Health education plays a key role in the prevention of both communicable and non-communicable diseases. As part of community health practice within an area of the Southwest region called Bota, I carried out health sensitisations within the communities specifically on water-borne diseases and diseases of high prevalence in Sub Saharan Africa such as malaria, HIV and TB. I also organised and participated in health seminars and in the regulation of nursing practice in Cameroon through my membership with the Cameroon Nurses Association, which is affiliated to the Commonwealth Nurses Federation. In this light, I offered voluntary services to train Higher National Diploma nursing students in the Medical and Biomedical field, both in theory and practical skills at a nursing institution in Douala. I educated second-year nursing students, evaluated and trained them on patient care and how to carry out evidence-based research within the specialised area of medical pathology. I equally ensured adherence to the standards and guidelines of the nursing practice.

Supporting communities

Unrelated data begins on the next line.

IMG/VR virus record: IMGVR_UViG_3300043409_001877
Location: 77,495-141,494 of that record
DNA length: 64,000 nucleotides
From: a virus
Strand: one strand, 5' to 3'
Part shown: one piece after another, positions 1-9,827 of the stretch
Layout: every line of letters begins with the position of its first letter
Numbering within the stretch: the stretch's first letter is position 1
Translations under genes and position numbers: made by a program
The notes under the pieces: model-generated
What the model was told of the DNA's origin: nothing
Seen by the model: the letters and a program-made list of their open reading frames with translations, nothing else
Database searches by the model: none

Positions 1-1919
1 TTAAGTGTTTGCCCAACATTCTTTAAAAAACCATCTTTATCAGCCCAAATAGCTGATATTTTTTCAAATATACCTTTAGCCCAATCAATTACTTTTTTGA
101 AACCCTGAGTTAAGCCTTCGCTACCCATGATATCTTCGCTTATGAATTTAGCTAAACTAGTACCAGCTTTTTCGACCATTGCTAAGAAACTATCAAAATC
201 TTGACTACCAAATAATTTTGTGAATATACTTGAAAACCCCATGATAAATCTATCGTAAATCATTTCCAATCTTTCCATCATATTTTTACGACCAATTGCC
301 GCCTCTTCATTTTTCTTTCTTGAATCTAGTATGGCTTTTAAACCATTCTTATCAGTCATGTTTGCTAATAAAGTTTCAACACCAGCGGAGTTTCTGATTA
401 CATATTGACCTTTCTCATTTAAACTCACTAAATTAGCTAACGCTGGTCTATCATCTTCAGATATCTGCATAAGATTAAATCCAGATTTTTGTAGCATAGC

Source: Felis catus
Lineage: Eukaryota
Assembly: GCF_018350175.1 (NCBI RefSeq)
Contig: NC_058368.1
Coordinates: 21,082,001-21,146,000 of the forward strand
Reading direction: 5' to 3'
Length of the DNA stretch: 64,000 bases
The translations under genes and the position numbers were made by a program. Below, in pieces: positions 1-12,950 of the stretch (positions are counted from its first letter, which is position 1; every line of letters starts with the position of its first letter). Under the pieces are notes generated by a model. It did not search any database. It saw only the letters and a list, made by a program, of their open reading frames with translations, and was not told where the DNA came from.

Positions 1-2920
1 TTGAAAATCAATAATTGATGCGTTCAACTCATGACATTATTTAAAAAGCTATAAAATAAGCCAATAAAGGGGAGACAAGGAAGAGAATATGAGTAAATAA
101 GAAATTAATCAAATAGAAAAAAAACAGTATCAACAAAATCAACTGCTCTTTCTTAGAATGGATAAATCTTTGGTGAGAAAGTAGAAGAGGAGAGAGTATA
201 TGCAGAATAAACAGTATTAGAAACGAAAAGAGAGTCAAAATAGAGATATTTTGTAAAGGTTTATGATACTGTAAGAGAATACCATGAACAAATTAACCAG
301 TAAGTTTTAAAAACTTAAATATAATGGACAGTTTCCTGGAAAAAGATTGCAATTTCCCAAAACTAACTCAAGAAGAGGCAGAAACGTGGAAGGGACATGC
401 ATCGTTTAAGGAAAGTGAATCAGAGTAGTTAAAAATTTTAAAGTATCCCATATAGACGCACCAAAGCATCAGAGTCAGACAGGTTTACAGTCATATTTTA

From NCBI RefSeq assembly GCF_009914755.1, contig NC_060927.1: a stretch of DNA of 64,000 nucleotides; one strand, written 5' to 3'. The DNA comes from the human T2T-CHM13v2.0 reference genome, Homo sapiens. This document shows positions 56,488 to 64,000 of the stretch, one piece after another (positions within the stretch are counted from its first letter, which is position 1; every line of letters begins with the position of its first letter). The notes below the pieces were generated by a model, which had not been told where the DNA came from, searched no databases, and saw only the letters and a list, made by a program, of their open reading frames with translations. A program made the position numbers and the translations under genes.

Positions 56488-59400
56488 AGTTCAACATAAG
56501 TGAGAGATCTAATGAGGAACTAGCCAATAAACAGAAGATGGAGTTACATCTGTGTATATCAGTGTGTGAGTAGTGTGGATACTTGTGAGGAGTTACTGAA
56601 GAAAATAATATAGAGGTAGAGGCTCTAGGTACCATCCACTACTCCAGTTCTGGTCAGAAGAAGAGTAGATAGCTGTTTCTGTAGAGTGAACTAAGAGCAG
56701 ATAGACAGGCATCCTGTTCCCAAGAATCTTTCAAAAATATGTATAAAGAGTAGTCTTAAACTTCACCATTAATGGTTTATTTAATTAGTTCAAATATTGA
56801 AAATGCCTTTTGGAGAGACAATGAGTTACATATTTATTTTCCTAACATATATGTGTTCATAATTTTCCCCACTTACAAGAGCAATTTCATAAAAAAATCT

The connections and relationships I have built have spurred my professional and personal growth to date. During one of my internship programmes in an underprivileged community, I created and coordinated a family planning club for women and young girls in remote areas who could not access healthcare. This club offered basic healthcare, antenatal care, and infant welfare clinic to improve maternal and child health. My team, comprising 50 committed members, met the main objectives, proving it a success. For me, working with young people has been the most challenging experience but it has strengthened me to incorporate and manage different temperaments. One such difficult experience was the HIV project which I coordinated in one of the most populated schools in the Littoral Region. This project aimed to inform adolescents on the transmission of HIV, provide free screening, and distribute contraception. This program was centered on preventing HIV infection through a complementary contribution of behavioral, biomedical, and structural strategies and met the needs of high-risk groups.